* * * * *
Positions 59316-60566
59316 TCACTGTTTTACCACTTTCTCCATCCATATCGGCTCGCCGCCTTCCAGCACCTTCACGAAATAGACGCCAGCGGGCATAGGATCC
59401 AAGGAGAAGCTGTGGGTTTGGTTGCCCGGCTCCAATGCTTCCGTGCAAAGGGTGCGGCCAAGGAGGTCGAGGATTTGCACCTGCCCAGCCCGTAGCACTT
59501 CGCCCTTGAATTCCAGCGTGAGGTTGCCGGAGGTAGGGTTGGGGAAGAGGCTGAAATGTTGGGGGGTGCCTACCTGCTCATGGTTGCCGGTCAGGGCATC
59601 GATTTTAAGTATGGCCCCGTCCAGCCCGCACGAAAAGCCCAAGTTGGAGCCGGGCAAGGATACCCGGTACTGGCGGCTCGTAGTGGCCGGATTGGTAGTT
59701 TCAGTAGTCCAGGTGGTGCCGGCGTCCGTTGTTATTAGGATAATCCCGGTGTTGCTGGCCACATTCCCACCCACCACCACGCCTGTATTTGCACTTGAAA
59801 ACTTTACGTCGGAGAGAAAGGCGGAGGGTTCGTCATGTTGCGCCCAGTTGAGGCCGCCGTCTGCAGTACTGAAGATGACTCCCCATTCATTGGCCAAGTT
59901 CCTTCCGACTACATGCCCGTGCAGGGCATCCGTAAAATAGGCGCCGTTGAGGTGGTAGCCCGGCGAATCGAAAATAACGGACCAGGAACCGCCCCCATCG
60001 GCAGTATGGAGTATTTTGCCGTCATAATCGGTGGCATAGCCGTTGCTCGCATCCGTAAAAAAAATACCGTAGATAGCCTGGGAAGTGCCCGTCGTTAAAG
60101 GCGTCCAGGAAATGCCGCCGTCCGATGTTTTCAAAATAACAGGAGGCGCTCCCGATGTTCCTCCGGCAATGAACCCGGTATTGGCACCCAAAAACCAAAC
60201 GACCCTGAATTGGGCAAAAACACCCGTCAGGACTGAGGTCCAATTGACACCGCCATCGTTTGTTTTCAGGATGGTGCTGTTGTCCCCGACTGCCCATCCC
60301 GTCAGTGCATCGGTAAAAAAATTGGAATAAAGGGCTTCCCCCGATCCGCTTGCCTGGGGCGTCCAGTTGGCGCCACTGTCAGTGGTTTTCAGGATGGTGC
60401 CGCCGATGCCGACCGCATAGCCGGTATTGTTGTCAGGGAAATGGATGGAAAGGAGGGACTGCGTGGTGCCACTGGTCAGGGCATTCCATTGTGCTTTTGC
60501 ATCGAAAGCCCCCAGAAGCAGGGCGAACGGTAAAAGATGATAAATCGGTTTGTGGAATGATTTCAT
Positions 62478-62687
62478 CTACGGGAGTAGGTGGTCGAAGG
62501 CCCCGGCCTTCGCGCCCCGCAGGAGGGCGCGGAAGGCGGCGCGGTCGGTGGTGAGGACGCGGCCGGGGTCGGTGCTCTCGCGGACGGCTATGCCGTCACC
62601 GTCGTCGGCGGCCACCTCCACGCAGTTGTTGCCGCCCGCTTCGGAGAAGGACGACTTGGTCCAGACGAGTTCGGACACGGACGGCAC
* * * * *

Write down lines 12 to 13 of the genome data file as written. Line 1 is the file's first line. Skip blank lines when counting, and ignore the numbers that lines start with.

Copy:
60301 GTCAGTGCATCGGTAAAAAAATTGGAATAAAGGGCTTCCCCCGATCCGCTTGCCTGGGGCGTCCAGTTGGCGCCACTGTCAGTGGTTTTCAGGATGGTGC
60401 CGCCGATGCCGACCGCATAGCCGGTATTGTTGTCAGGGAAATGGATGGAAAGGAGGGACTGCGTGGTGCCACTGGTCAGGGCATTCCATTGTGCTTTTGC